"No human court has the authority to redefine morality. But this human court has said murder is not murder; and marriage is not marriage; and family is not family. They have usurped the authority that belongs only to God, who is the creator of life, marriage, and family. Any and all attempts to define morality differently than God has is a form of rebellion and blasphemy—blasphemy against God, against His holy nature, and His holy law, and His holy people."
One more quote:
"The objective is not simply to redefine gender. The objective is not simply to redefine marriage. The objective is to destroy what God has designed.
"Families provide a small, sovereign unit that acts as a small barrier against the corruption that seeks to dominate. Shatter the family, destroy the family and the small sovereign barrier is disintegrated. And by the way, the goal in all of this—you need to be reading to see this—the goal in all of this is not homosexual, same-sex marriage. The goal is the total elimination of all marriage, which then means you don’t possess any privacy. You don’t have that small, sovereign unit, and your children are not yours. They’re public children and they belong to the education system; and they belong to the country; and they belong to the village—but not to you. And so, when they’re fifteen in the state of Oregon they can have a sex change without telling their parents—and the state will do it and pay for it.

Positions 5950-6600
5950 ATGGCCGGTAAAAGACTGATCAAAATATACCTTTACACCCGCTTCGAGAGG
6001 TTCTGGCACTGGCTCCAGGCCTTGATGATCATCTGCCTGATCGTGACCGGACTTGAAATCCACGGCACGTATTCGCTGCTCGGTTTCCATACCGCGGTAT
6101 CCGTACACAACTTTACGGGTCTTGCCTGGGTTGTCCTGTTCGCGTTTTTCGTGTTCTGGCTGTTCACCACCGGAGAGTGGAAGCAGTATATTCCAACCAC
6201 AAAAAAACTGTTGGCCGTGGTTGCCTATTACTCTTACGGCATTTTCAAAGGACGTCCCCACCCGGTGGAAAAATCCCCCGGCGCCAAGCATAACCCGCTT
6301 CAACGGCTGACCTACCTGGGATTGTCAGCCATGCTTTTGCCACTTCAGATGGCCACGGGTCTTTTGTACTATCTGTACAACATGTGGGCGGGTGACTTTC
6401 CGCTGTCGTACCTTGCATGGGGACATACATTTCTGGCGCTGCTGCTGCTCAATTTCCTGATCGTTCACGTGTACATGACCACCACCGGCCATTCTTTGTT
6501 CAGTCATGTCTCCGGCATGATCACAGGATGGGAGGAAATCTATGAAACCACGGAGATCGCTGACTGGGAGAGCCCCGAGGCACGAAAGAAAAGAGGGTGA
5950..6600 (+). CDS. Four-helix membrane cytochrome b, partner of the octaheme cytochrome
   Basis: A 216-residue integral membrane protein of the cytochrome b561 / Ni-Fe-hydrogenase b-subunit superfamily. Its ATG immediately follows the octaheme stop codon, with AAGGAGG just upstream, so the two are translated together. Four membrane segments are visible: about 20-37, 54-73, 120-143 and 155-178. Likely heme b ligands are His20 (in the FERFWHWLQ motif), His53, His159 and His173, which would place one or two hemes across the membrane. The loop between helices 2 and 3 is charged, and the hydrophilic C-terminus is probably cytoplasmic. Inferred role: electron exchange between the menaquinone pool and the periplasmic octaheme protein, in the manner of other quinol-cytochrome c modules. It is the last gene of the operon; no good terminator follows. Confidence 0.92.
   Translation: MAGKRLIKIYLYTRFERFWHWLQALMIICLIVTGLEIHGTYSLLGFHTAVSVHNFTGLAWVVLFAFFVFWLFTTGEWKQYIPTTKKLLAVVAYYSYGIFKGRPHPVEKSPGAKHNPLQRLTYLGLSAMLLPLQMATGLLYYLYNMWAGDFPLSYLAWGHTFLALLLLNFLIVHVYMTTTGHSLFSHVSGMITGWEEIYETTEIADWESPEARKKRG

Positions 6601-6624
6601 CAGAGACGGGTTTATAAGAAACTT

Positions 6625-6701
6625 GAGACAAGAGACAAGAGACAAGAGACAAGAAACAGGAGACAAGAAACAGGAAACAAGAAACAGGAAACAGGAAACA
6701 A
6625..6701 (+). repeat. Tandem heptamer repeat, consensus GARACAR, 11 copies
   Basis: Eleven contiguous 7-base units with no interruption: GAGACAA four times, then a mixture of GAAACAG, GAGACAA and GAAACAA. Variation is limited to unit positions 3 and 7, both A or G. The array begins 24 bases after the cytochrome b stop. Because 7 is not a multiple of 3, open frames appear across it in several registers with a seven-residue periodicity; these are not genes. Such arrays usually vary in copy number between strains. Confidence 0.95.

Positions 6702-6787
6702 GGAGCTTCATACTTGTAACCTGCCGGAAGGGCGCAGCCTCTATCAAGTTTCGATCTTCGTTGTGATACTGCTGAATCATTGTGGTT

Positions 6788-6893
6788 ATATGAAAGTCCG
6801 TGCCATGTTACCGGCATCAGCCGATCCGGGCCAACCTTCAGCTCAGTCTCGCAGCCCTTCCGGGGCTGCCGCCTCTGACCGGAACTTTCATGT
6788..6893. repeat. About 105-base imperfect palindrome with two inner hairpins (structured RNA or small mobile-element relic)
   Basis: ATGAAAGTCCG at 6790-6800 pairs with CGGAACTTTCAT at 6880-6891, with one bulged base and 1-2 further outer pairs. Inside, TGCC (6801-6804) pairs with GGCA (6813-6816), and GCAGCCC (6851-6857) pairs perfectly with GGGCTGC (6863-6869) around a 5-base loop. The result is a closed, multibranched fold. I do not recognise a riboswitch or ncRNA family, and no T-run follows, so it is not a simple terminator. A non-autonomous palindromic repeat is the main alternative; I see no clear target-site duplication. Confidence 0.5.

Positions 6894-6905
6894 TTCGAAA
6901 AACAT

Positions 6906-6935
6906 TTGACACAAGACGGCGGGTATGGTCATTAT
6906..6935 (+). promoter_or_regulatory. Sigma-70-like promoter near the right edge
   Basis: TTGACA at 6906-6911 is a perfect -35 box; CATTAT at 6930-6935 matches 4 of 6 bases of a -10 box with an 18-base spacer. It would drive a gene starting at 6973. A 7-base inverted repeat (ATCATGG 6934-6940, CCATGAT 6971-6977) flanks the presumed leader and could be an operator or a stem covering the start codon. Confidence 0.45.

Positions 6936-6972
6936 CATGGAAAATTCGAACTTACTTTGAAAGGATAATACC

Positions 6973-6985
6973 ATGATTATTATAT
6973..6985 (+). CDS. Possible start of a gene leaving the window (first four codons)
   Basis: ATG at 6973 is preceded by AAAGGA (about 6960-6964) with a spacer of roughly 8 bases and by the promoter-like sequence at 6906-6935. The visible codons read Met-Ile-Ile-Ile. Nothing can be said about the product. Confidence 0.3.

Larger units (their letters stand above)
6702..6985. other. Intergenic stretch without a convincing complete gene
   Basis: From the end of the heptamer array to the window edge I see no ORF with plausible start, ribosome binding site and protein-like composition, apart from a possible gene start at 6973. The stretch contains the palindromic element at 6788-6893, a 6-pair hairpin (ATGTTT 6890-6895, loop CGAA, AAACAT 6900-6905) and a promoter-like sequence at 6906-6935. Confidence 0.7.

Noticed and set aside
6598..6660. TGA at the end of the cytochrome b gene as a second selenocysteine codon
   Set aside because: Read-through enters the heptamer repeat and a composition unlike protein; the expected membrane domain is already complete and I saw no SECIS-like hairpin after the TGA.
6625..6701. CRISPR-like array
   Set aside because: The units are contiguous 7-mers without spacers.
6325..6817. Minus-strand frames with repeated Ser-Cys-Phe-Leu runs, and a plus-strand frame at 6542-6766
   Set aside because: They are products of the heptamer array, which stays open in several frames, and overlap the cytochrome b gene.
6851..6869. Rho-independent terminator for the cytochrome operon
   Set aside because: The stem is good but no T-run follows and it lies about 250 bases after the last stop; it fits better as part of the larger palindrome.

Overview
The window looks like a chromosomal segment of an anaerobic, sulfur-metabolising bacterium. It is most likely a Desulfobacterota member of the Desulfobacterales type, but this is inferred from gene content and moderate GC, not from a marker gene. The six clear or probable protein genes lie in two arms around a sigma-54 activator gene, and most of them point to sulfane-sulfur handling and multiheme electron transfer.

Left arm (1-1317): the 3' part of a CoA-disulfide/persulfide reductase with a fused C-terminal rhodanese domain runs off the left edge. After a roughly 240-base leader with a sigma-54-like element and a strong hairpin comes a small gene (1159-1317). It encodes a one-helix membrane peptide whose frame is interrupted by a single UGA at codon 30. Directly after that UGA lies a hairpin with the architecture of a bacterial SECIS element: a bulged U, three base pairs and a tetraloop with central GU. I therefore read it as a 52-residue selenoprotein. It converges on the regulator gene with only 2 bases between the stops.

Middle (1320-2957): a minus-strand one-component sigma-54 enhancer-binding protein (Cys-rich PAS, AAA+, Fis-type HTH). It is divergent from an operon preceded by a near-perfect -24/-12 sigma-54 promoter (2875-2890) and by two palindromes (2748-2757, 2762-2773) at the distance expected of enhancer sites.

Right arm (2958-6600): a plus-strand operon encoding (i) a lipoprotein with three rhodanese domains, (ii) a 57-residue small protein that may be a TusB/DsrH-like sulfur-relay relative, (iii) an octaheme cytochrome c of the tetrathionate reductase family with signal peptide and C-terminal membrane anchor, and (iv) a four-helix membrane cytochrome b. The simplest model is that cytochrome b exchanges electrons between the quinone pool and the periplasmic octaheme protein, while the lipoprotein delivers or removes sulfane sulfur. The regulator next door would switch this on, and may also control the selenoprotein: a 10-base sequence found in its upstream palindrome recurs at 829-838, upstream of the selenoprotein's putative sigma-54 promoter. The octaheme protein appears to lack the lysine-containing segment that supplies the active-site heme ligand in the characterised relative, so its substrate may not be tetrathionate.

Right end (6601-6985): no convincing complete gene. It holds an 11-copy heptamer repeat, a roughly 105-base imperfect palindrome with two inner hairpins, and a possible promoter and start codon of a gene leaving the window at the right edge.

"This is not about same-sex marriage. This is about the total obliteration of the family."
I'd like to quote more, but I'd end up quoting the entire article. Go and read it!

Dear readers, have a wonderful week. Love to you all!


"Pray like the pilgrim you are.  That goes without saying. If you pray for ten minutes a day, pray for fifteen. But pray with a clearer aim. Remember that you are going somewhere. Its name, in one sense, is the grave. The whole world is in mad denial of that plain fact. It turns to the garish and obscene, lest it have to consider the quiet grassy mound and the stone with a few words on it. Be different. You are on the way. Take heart, and don the hat of the pilgrim. Do not be like those who have no hope. Jesus has gone before us to prepare a place. Will you have to repent of having sometimes gotten on the carousel of the world? Repent of it then. Begin."
~ Anthony Esolen ~